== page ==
What Does This Expression Mean...[Run out of town on a rail]?

What does the expression “run out of town on a rail” mean?

Pretty much what it sounds like. In the 19th century, when the townspeople didn’t particularly like someone (say, a petty swindler), they’d tie him to a wooden fence rail and carry him (hanging down from it) to the town limits, making it clear he wasn’t allowed back again. Tar and feathers were optional.

Ah! Thanks…I was thinking someone was simply thrown on a train.

Tarred, feathered, and run out of town on a rail.

There is a scene of this in “O Brother, Where art Thou?”, perfect example.

Edited title to indicate subject.

General Questions Moderator

I remember that this was the fate of the Duke and the Dolphin at the end of “The Adventures Of Huckleberry Finn”

It was the subject of a famous Abraham Lincoln anecdote. A group of friends from Illinois was visiting the White House. One of them asked Lincoln how he enjoyed being President. Lincoln replied with a story of a man being tarred and feathered and ridden out of town on a rail. When the man was asked how he liked it, he was quoted by Lincoln as saying “If it weren’t for the honor of it, I’d just as soon walk.”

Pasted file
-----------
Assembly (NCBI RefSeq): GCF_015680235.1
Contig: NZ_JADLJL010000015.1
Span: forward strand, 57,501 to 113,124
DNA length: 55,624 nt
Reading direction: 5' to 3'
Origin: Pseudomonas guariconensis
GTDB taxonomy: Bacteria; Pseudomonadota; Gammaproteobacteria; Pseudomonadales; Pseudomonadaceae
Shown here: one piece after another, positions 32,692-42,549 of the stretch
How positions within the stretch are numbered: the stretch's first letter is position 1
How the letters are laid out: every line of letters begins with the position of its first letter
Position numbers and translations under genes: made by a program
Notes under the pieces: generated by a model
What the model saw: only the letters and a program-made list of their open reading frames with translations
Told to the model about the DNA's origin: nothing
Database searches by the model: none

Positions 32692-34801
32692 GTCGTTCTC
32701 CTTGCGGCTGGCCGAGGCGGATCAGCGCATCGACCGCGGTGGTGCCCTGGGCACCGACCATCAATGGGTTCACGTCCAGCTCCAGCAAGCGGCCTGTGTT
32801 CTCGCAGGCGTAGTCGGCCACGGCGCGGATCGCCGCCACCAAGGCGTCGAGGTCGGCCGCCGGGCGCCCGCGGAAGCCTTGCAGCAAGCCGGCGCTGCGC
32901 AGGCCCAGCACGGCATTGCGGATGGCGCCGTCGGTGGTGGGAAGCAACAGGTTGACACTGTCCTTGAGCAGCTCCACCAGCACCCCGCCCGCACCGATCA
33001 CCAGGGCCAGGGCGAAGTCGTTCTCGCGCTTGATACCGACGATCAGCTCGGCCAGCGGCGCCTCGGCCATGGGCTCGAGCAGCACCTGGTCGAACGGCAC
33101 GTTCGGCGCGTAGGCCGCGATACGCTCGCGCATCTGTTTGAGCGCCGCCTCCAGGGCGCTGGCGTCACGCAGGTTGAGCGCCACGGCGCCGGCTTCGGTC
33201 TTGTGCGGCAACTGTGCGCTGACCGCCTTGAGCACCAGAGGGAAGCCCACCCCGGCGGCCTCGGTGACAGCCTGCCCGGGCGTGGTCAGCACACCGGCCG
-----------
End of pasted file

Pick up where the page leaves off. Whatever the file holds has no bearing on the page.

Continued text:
That’s the Duke and the Dauphin :wink:

Not hanging from it, the picture shows him sitting astride it. (echoing the ball-crushing theme from another thread)

Also from Mark Twain - in Tom Sawyer there were moves afoot to run Injun Joe out of town on a rail for grave-robbing, but it turned out that no-one was willing to take the lead, and so the idea was quietly dropped.

I’ve had it done both ways.

It’s a long story, and I don’t want to talk about it.

You do know that throughout the novel Huckleberry called him Dolphin, as he (a barely literate teen) wasn’t sure what the title Dauphin really denoted…